Posts Tagged ‘why communication fails’

10 Reasons Why Communications Fail

Thursday, January 28th, 2010

There is a slightly cynical piece of wisdom about communications called ‘Wiio’s Law’ which says that all human communication fails:-

  • Communication usually fails, except by accident.
  • If a message can be interpreted in several ways, it will be interpreted in a manner that maximizes damages
  • There is always someone who knows better than you what you meant with your message
  • The more we communicate, the worse communication succeeds
  • In mass communication, the important thing is not how things are but how they seem to be
  • The importance of a news item is inversely proportional to the square of the distance
  • The more important the situation is, the more probably you forget an essential thing that you remembered a moment ago

“The problem with communication … is the illusion that it has been accomplished.”   George Bernard Shaw

Like Murphy’s Law, this may seem more comic than real but I’m sure many of you have witnessed this playing out with serious consequences. In every company I have ever worked in, even senior staff always identify communications as a key problem.

So why is this apparently simple area so difficult to get right? Here are a few observations and thoughts to help you get it right, if only for today!

Communications is a TWO-way process and possibly the main reason for failure is the fact we tend to focus much more on what we want to say than listening and trying to understand the communication we are receiving. Imagine two champion dancers, one who is waltzing and the other doing the rumba. The only result can be frustration and confusion!

“To listen well is as powerful a means of communication and influence as to talk well.” John Marshall

Timing: Sometimes we get the message right but we deliver it at the wrong time and the other person simply is not receptive. The more important the message the more important it is for you to ask “Is this a good time?” If it isn’t, then they are far more likely to attend respectfully if you give them the time they need.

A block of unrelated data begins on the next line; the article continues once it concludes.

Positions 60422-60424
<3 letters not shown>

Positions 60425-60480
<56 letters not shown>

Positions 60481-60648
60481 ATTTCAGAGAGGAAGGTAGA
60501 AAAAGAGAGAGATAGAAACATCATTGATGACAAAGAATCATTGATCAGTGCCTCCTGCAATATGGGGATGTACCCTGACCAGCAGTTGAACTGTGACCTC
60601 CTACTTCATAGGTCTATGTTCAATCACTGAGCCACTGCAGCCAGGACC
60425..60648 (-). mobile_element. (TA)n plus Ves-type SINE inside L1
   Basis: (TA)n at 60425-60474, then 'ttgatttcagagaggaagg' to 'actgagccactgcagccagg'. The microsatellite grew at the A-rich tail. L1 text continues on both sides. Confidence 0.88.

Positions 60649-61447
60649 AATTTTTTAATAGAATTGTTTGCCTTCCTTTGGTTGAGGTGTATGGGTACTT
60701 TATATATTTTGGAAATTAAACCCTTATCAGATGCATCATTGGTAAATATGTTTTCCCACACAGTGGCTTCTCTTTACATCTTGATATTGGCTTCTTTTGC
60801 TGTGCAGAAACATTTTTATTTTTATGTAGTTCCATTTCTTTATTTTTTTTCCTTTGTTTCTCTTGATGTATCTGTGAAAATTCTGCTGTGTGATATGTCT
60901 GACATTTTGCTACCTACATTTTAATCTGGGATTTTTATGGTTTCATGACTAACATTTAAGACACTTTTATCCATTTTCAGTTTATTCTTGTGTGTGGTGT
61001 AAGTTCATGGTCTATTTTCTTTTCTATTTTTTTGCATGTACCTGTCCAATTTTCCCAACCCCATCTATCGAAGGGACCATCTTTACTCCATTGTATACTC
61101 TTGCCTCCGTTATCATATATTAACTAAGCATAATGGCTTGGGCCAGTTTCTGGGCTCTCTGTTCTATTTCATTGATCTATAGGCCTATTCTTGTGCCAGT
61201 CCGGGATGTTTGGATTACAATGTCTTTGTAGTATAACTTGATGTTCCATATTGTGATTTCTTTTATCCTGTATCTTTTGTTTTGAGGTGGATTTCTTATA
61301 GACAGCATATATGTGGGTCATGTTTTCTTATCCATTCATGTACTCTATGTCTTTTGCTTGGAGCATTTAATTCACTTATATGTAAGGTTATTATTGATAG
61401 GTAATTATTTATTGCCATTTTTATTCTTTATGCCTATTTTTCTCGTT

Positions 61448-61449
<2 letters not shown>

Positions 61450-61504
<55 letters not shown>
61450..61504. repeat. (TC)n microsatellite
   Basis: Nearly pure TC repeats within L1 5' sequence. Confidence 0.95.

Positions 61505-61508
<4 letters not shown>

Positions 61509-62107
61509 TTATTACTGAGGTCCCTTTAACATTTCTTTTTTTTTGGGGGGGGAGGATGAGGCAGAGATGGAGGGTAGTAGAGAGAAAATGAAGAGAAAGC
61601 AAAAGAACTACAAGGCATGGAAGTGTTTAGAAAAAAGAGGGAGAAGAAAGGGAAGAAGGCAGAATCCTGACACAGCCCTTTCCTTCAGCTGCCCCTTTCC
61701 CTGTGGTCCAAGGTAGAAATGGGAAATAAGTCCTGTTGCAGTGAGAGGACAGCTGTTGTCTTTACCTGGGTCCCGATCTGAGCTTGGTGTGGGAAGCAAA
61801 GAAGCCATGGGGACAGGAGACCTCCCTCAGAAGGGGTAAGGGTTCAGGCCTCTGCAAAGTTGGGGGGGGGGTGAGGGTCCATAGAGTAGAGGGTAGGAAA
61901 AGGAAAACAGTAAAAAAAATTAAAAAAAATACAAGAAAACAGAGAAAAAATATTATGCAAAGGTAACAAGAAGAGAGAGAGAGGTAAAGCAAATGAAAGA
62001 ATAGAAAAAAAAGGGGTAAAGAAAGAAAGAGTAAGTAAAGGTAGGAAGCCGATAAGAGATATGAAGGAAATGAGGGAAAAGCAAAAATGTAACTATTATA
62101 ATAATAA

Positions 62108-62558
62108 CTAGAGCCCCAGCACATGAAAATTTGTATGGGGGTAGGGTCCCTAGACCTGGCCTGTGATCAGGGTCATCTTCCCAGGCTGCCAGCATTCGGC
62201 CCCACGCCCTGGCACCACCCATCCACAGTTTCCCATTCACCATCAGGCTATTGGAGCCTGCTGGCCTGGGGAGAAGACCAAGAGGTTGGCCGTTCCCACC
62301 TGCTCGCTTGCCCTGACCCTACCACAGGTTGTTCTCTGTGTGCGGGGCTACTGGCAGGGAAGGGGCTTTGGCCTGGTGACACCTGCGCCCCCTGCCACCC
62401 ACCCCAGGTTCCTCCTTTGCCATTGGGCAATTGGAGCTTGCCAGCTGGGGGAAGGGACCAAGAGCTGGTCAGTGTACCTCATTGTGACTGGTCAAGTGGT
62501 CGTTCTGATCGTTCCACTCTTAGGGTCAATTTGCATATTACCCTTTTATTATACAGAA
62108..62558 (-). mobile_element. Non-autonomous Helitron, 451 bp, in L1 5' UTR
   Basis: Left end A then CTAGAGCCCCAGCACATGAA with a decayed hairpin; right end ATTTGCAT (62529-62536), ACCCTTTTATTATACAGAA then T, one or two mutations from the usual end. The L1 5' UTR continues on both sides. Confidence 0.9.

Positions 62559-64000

Another element of this is rushing something that needs proper consideration. Asking a complex question when there is no time to give it due consideration is another way to ensure that you get a poor result.

“Be sincere; be brief; be seated.”  Franklin D Roosevelt

Assumptions: When we begin our communication assuming that the other person is in the same ‘place’ as us, and has full knowledge of the things we know, then we tend to dive-in in the middle and this only leads to trouble. So take the time to make sure they have got the relevant information first.

One style suits all: People have very different preferences and needs when it comes to communication. Some people find it easy to understand data when presented in tables, but for others this is incomprehensible, and they prefer diagrams, and others still need narrative. Some want it in writing, some need to hear it. Some want to start at the conclusion, others want to be walked through your process. The more important the message the more we need to tune it to our audience. If there are multiple ‘targets’ then we need to use multiple styles to ensure everyone gets some of what they need.